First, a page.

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The CDC asks not to consume Arizona romaine lettuce for E. coli outbreak

The health authorities today asked the population to refrain from eating any type of romaine lettuce that has been cultivated in southwestern Arizona, due to an outbreak of E. coli that has already affected 53 people in 16 states.

The Centers for Disease Control and Prevention (CDC) expanded its alert around this outbreak after the finding of eight cases of gastroenteritis, caused by the bacteria, in a correctional facility in Alaska, which increased the number of affected to 53 people, 31 of which must have been hospitalized.

Although no deaths have been reported from this outbreak, five people have suffered from a type of kidney failure called hemolytic uremic syndrome, the federal agency said.

Because package labels often do not identify growing regions, the CDC advises consumers to “toss any romaine lettuce into their homes because it can be hard to tell if it comes from the growing region of Yuma, Arizona.” .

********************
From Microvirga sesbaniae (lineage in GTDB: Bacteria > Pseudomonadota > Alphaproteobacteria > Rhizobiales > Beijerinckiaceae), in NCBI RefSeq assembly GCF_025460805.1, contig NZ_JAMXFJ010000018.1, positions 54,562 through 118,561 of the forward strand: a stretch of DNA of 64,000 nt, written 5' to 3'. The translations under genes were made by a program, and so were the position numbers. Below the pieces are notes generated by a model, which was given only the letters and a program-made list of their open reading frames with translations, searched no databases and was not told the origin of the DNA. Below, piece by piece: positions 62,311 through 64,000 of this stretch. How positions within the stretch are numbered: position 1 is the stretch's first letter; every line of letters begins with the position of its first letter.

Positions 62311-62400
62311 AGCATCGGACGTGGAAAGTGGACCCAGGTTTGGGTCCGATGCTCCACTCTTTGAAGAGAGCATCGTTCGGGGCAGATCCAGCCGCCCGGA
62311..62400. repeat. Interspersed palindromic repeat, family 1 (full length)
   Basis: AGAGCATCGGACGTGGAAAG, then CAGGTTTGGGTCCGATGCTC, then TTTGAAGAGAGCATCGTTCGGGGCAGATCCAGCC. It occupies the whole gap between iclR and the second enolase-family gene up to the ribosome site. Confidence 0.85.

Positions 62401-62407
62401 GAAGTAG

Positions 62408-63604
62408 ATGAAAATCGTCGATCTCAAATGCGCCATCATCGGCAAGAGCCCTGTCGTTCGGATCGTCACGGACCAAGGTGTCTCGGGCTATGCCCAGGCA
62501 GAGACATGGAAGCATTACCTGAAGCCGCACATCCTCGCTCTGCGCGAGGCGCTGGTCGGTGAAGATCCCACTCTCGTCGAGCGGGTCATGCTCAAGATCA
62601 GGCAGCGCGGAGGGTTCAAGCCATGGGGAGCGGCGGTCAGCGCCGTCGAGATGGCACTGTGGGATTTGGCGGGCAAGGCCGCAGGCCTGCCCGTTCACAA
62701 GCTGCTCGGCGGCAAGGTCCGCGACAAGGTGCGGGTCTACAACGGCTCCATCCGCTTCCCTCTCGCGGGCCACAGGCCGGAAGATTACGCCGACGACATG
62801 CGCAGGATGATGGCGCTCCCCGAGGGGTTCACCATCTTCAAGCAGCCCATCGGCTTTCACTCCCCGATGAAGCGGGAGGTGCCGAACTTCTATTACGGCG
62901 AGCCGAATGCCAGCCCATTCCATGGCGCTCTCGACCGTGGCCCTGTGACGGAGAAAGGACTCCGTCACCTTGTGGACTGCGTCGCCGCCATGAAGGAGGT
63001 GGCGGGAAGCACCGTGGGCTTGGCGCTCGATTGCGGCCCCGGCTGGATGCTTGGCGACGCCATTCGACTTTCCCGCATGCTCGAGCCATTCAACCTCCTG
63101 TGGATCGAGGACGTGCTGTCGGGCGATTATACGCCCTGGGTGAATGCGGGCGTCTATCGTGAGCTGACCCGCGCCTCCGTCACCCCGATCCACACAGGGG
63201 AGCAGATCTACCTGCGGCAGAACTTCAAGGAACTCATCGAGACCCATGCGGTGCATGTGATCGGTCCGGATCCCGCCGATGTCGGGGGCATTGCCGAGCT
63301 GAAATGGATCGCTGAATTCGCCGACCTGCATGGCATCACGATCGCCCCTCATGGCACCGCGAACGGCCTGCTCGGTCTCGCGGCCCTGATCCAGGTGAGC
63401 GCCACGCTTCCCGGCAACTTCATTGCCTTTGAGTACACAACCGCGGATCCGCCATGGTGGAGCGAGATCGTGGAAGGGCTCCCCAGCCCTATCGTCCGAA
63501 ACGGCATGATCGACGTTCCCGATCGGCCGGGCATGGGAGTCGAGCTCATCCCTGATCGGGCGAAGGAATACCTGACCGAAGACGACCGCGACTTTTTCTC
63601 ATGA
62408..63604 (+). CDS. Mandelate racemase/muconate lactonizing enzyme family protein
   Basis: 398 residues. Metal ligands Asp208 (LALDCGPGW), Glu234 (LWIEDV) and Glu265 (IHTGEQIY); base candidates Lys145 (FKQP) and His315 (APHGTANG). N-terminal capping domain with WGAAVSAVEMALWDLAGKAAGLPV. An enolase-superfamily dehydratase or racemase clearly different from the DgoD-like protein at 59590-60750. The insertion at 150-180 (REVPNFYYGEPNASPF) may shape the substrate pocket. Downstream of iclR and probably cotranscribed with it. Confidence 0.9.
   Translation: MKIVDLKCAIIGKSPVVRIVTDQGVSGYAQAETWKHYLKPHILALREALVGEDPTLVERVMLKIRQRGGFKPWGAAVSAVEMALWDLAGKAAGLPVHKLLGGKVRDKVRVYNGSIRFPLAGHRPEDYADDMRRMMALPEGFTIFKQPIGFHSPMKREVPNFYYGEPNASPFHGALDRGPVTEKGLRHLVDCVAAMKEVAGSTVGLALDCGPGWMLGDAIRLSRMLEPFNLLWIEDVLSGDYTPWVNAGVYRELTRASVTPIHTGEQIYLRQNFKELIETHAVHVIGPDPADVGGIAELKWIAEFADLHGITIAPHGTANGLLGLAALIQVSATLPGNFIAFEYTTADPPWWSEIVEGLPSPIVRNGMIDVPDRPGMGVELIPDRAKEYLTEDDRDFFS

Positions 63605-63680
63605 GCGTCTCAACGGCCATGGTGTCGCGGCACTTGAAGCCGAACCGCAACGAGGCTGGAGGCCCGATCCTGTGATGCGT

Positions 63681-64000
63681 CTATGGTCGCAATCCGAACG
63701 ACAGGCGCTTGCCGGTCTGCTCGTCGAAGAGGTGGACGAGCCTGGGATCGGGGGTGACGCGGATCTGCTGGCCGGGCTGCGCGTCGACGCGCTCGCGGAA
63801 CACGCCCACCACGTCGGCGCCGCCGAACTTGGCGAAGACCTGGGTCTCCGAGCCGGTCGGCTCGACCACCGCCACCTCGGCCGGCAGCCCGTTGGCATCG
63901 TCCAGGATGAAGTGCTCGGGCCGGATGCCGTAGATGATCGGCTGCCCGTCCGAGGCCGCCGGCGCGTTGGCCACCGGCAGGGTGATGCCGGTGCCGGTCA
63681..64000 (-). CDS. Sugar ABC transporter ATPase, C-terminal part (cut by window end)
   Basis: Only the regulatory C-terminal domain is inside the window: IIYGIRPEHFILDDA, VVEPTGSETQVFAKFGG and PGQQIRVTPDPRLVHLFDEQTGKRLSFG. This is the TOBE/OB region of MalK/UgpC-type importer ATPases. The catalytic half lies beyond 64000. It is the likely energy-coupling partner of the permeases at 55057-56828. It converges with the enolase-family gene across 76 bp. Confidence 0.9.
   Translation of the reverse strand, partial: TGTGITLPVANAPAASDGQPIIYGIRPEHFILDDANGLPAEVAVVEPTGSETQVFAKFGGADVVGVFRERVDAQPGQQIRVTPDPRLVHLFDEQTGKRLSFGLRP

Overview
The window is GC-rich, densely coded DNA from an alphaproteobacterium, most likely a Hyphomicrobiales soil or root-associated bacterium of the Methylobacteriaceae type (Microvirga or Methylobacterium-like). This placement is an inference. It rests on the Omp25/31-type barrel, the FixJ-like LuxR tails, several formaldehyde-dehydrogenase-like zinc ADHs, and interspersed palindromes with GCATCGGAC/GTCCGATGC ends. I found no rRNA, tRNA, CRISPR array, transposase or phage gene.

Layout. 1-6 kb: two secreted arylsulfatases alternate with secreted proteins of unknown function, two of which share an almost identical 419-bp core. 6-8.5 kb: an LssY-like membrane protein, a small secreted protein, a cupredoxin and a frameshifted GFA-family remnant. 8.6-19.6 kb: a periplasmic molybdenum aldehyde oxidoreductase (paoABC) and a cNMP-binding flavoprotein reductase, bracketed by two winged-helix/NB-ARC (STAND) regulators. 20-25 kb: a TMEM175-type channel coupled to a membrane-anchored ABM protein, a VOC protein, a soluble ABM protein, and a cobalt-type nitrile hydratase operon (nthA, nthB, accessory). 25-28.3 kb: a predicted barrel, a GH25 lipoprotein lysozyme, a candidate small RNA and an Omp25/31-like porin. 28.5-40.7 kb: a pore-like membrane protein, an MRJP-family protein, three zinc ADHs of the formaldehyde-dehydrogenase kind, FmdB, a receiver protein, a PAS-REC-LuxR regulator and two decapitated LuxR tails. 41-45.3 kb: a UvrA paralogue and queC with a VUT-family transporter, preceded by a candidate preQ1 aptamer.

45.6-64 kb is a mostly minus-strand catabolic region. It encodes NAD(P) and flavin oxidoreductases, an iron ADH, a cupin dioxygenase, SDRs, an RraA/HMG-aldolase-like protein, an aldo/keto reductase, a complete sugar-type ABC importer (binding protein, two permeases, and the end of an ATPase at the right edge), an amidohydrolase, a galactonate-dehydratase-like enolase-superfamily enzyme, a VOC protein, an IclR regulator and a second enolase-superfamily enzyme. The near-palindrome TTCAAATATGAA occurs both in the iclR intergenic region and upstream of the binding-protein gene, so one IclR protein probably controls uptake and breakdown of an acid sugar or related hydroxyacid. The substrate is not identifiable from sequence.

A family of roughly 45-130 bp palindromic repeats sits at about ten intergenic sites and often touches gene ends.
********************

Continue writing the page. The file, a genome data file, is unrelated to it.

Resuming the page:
The CDC added that people also avoid eating romaine lettuce in restaurants and public places unless the establishment can confirm that the product does not come from Yuma.

“This includes whole heads and Roman hearts, chopped roman, and salads and salad mixes that contain romaine lettuce – if you do not know if the lettuce is Roman, do not eat it and throw it away,” the CDC advises.

In its warning, the CDC has not identified any grower, distributor or brand based in Yuma.

The most common symptoms of E. coli include severe stomach pains, vomiting and diarrhea that may include traces of blood.

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